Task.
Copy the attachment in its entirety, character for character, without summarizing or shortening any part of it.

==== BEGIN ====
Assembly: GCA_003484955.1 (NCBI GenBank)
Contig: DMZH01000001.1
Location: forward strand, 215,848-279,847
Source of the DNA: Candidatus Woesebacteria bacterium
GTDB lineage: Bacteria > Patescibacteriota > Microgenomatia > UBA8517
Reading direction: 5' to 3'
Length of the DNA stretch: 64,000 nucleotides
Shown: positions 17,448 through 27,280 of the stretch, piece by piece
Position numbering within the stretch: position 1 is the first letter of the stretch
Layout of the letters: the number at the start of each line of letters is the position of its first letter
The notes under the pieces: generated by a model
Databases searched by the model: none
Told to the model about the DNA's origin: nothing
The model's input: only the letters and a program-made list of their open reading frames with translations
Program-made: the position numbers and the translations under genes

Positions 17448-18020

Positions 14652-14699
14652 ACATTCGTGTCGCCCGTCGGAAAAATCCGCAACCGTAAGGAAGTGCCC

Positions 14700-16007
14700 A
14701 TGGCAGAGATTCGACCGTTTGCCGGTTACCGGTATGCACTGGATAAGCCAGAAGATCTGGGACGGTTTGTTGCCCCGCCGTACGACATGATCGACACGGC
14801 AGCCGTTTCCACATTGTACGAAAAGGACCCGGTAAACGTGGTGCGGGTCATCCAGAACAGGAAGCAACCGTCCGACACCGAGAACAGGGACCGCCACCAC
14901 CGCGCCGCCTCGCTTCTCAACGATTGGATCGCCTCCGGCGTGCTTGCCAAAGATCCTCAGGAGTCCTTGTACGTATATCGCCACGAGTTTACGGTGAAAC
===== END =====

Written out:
Assembly: GCA_003484955.1 (NCBI GenBank)
Contig: DMZH01000001.1
Location: forward strand, 215,848-279,847
Source of the DNA: Candidatus Woesebacteria bacterium
GTDB lineage: Bacteria > Patescibacteriota > Microgenomatia > UBA8517
Reading direction: 5' to 3'
Length of the DNA stretch: 64,000 nucleotides
Shown: positions 17,448 through 27,280 of the stretch, piece by piece
Position numbering within the stretch: position 1 is the first letter of the stretch
Layout of the letters: the number at the start of each line of letters is the position of its first letter
The notes under the pieces: generated by a model
Databases searched by the model: none
Told to the model about the DNA's origin: nothing
The model's input: only the letters and a program-made list of their open reading frames with translations
Program-made: the position numbers and the translations under genes

Positions 17448-18020

Positions 14652-14699
14652 ACATTCGTGTCGCCCGTCGGAAAAATCCGCAACCGTAAGGAAGTGCCC

Positions 14700-16007
14700 A
14701 TGGCAGAGATTCGACCGTTTGCCGGTTACCGGTATGCACTGGATAAGCCAGAAGATCTGGGACGGTTTGTTGCCCCGCCGTACGACATGATCGACACGGC
14801 AGCCGTTTCCACATTGTACGAAAAGGACCCGGTAAACGTGGTGCGGGTCATCCAGAACAGGAAGCAACCGTCCGACACCGAGAACAGGGACCGCCACCAC
14901 CGCGCCGCCTCGCTTCTCAACGATTGGATCGCCTCCGGCGTGCTTGCCAAAGATCCTCAGGAGTCCTTGTACGTATATCGCCACGAGTTTACGGTGAAAC